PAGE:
Australian credit suffered a more volatile month in May and spreads widened. Credit came under selling pressure internationally challenged by worries about emerging markets – Argentina and Turkey in particular; the high yield sector of the US corporate market; and heightened concern about Italian debt and the euro driven by the continuing stalemate forming an Italian Government. By the beginning of June, these concerns adversely impacting international credit were showing signs of becoming less pronounced.
The volatility in May in risk assets such as shares and credit generated some “safe-haven” buying of US and Australian government bonds. The US 10-year Treasury yield and 30-year bond yield both fell by 9bps to respectively 2.86% and 3.03%. The Australian 10-year Government bond yield fell by 10bps to 2.67%. This pull-back in bond yields may prove to be short-lived in our view if the early-June brightening risk asset outlook continues.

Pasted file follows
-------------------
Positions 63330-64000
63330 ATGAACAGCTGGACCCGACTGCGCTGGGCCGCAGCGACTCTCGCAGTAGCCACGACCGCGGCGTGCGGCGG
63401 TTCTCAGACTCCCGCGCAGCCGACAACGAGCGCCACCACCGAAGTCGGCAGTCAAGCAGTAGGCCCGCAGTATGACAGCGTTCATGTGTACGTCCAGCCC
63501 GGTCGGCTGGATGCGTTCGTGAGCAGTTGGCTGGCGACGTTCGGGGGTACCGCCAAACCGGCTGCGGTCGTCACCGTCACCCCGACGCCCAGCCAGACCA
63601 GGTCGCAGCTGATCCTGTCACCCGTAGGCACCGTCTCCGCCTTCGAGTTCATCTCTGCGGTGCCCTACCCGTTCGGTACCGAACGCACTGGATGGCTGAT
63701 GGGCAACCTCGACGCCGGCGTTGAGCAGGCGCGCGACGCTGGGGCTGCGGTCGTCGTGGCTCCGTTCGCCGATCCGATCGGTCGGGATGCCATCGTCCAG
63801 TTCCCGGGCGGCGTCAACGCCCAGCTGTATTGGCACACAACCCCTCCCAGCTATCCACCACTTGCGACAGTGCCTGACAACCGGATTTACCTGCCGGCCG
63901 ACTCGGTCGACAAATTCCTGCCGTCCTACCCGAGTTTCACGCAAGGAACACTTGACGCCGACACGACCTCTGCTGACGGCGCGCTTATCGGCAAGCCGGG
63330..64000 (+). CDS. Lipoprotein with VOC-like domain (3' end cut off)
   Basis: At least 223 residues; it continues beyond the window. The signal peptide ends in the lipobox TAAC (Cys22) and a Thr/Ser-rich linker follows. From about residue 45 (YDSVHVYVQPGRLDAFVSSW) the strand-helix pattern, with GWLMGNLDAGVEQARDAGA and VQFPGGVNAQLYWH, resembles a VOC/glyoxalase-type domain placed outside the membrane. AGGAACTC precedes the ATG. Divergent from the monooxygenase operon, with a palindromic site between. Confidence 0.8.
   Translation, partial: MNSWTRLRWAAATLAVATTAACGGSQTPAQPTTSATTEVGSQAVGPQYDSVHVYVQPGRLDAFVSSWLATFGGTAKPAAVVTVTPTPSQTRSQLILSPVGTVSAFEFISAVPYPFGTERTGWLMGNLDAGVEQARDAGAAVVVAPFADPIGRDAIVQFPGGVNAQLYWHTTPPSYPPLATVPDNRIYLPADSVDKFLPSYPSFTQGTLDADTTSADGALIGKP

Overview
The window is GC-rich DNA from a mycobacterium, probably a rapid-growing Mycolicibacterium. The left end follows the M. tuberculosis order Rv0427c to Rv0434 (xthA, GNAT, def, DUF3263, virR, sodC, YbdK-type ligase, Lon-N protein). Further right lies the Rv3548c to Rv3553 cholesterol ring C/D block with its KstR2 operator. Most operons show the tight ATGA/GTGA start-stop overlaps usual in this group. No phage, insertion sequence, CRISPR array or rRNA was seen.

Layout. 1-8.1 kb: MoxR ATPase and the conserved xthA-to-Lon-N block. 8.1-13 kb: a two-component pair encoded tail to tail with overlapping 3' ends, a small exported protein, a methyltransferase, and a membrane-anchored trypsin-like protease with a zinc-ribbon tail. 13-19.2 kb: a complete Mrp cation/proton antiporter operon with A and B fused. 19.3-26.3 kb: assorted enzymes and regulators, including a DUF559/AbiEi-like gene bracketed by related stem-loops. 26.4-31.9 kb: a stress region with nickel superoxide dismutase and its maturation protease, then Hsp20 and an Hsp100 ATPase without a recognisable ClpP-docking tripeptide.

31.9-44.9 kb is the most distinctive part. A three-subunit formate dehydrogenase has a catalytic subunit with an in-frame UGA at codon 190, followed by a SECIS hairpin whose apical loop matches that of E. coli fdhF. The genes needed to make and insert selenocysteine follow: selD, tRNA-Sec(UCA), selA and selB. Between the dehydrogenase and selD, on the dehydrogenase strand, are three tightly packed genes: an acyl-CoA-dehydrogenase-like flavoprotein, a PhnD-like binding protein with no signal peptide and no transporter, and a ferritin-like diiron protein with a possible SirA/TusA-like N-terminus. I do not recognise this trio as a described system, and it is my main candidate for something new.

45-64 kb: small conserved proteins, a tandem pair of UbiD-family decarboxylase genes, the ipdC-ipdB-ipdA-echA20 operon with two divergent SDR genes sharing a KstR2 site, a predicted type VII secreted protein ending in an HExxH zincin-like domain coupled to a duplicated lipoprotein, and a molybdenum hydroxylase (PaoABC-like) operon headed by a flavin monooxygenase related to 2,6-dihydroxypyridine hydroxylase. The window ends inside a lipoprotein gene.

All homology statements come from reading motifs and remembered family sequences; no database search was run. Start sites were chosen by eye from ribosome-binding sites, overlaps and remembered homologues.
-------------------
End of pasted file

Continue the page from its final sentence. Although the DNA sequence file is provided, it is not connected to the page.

The US Federal Reserve remains upbeat about US economic growth prospects and given the recent signs of strength in recent US economic data – especially the latest non-farm payrolls reading showing the US unemployment rate at a new 18-year low 3.8% and with average hourly earnings accelerating to 2.7% y-o-y – there is a very strong likelihood that the Fed will hike the Funds rate by 25bps to 2.00% at its policy meeting this month. The Fed is also likely to publish at the same meeting GDP growth and inflation forecasts at least as strong as those it produced in March. The Fed is likely to provide the bond market with strong reason to expect another one or two 25bps hikes in the Funds rate in the remainder of 2018 and at least three rate hikes in 2019. The outlook for Fed monetary policy moves and the evidence of renewed strength in the US economy point to high risk of renewed increases in US government bond yields.